Heel pain is a common foot condition. It's usually felt as an intense pain when using the affected heel. Heel Pain
usually builds up gradually and gets worse over time. The pain is often severe and occurs when you place weight on the heel. In most cases, only one heel is affected, although estimates suggest that
around a third of people have pain in both heels. The pain is usually worse first thing in the morning, or when you first take a step after a period of inactivity. Walking usually improves the pain,
but it often gets worse again after walking or standing for a long time. Some people may limp or develop an abnormal walking style as they try to avoid placing weight on the affected heel.
Pain in the foot can be due to a problem in any part of the foot. Bones, ligaments, tendons, muscles, fascia, toenail beds, nerves, blood vessels, or skin can be the source of foot pain. The cause of
foot pain can be narrowed down by location and by considering some of the most common causes of foot pain. Plantar fasciitis is the most common cause of heel pain. The plantar fascia, a band of tough
tissue connecting the heel bone to the toes, becomes irritated or inflamed. Heel pain, worst in the morning when getting out of bed, is the most common symptom. Arch pain may also be present.
Symptoms of plantar fasciitis vary, but the classic symptom is pain after rest--when you first get out of bed in the morning, or when you get up after sitting down for a while during the day. The
pain usually diminishes after a few minutes of walking, sometimes even disappearing, but the pain is commonly felt again the longer you're on the foot. Fasciitis can be aggravated by shoes that lack
appropriate support, especially in the arch area, and by the chronic irritation of long-periods of standing, especially on concrete, by being overweight. It doesn't help that fascia doesn't heal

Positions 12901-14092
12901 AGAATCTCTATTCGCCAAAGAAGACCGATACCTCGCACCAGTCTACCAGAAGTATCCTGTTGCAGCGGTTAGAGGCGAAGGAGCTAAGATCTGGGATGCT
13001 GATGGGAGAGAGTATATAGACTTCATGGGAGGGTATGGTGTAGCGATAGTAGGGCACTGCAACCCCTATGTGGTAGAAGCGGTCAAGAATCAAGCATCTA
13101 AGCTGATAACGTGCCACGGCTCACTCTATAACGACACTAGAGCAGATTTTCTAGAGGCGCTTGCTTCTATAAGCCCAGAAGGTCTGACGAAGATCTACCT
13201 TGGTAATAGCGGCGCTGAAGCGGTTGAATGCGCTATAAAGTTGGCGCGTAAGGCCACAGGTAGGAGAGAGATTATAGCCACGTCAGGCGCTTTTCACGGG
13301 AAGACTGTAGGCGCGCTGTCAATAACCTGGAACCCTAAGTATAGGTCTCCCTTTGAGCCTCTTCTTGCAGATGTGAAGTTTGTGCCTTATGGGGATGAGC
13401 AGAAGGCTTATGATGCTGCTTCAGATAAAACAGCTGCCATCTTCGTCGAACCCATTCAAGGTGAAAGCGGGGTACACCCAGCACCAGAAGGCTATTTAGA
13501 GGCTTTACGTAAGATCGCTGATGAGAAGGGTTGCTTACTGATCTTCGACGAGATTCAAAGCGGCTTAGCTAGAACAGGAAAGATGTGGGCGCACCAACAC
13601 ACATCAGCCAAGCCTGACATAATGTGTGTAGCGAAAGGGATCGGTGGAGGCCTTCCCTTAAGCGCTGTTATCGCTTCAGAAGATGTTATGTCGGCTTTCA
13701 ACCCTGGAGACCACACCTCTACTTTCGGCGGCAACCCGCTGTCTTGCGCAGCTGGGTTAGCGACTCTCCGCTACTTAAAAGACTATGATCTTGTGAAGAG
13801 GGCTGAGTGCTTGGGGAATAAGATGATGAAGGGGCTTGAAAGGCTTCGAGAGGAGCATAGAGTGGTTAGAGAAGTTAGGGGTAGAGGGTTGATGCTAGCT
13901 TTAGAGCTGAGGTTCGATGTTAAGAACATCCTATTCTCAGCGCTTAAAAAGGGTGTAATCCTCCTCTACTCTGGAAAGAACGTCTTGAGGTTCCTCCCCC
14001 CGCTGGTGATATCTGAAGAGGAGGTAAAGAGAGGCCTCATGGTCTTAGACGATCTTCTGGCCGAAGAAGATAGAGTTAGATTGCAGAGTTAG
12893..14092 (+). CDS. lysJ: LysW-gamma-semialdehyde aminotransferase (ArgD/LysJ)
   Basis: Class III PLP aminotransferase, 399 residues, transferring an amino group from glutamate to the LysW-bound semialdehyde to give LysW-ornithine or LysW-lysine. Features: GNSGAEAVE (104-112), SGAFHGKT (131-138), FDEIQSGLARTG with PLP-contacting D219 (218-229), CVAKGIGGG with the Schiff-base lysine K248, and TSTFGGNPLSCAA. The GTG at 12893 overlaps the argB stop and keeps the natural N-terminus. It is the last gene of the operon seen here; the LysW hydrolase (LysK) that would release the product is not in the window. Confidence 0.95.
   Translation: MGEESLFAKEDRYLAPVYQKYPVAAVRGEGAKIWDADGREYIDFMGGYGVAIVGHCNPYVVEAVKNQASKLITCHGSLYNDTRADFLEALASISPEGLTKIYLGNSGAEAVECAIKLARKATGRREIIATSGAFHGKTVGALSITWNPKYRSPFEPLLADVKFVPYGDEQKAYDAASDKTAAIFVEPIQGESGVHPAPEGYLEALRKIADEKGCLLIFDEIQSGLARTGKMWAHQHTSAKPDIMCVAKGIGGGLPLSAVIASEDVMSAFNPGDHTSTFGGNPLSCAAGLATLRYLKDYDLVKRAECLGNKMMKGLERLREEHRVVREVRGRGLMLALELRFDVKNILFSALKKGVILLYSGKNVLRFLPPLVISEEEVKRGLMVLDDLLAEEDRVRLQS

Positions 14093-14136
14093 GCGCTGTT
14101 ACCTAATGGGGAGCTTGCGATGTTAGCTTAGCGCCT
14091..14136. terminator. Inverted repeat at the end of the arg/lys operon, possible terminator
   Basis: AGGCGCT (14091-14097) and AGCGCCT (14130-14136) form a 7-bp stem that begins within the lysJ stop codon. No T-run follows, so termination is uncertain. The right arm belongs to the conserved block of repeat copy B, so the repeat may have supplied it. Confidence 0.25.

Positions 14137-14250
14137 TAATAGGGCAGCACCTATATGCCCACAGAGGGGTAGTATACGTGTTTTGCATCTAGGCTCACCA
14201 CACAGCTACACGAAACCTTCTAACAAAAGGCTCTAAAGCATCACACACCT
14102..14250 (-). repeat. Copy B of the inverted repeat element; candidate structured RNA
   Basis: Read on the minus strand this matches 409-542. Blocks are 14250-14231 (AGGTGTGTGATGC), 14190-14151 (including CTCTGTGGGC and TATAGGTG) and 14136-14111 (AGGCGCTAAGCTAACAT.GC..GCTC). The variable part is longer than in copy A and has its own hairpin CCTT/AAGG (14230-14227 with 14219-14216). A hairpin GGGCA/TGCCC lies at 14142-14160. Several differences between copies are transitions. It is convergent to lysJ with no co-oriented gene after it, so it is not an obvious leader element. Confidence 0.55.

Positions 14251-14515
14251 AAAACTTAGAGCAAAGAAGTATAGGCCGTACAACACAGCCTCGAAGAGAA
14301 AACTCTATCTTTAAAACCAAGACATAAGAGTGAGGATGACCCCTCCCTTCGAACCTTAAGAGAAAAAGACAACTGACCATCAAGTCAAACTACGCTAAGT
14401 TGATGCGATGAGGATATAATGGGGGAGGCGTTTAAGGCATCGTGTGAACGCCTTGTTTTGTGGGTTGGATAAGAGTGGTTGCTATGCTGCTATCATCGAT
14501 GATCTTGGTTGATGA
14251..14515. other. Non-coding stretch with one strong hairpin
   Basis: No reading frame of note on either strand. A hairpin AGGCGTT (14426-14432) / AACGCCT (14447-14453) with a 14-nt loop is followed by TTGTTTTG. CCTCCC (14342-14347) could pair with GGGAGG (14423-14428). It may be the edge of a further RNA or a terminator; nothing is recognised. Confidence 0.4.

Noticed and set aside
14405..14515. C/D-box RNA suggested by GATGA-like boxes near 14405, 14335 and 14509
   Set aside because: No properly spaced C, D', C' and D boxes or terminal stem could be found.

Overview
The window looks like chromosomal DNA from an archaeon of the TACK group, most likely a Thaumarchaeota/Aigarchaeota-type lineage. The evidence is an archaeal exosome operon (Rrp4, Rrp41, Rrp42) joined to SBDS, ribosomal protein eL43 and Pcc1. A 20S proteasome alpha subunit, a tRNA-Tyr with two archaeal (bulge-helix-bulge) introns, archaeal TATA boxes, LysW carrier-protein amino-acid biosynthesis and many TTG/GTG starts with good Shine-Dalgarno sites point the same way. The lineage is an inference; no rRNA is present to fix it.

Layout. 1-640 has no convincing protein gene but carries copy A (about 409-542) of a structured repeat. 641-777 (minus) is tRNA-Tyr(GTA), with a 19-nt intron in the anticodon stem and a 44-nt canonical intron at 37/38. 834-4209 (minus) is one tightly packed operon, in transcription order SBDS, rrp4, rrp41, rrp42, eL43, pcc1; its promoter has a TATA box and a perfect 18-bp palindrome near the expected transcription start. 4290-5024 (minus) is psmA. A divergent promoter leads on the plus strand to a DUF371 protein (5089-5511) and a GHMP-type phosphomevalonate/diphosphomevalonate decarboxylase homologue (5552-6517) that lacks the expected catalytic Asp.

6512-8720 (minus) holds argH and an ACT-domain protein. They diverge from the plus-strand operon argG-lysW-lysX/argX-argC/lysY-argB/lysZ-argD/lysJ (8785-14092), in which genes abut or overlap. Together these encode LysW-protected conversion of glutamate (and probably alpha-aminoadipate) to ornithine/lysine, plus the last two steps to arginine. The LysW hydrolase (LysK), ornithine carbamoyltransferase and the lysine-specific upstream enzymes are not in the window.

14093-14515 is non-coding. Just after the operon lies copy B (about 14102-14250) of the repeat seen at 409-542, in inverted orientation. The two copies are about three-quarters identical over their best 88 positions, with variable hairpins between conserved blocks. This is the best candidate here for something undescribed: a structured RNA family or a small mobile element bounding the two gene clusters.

particularly quickly because it has relatively poor circulation (which is why it's white in colour).
The diagnosis of heel pain and heel spurs is made by a through history of the course of the condition and by physical exam. Weight bearing x-rays are useful in determining if a heel spur is present
and to rule out rare causes of heel pain such as a stress fracture of the heel bone, the presence of bone tumors or evidence of soft tissue damage caused by certain connective tissue disorders.
Non Surgical Treatment
Treatment includes resting from the activities that caused the problem, doing certain stretching exercises, using pain medication and wearing open-back shoes. Your doctor may want you to use a 3/8"
or 1/2" heel insert. Stretch your Achilles tendon by leaning forward against a wall with your foot flat on the floor and heel elevated with the insert. Use nonsteroidal anti-inflammatory medications
for pain and swelling. Consider placing ice on the back of the heel to reduce inflammation.
With the advancements in technology and treatments, if you do need to have surgery for the heel, it is very minimal incision that?s done. And the nice thing is your recovery period is short and you
should be able to bear weight right after the surgery. This means you can get back to your weekly routine in just a few weeks. Recovery is a lot different than it used to be and a lot of it is
because of doing a minimal incision and decreasing trauma to soft tissues, as well as even the bone. So if you need surgery, then your recovery period is pretty quick.
It is not always possible to prevent heel pain, but there are measures you can take to help avoid further episodes. Being overweight can place excess pressure and strain on your feet, particularly on
your heels. This increases the risk of damaging your feet and heels. If you are overweight, losing weight and maintaining a healthy weight by combining regular exercise with a healthy, balanced diet
can be beneficial for your feet. You can calculate your body mass index (BMI) to find out whether you are a healthy weight for your height and build. To work out your BMI, divide your weight in
kilograms by your height in metres squared. A BMI of less than 18.5 means that you are underweight, 18.5-24.9 means that your weight is healthy, 25-29 means that you are overweight, 30-40 means that
you are obese, over 40 means that you are morbidly obese. You can also use the BMI healthy weight calculator to work out your BMI.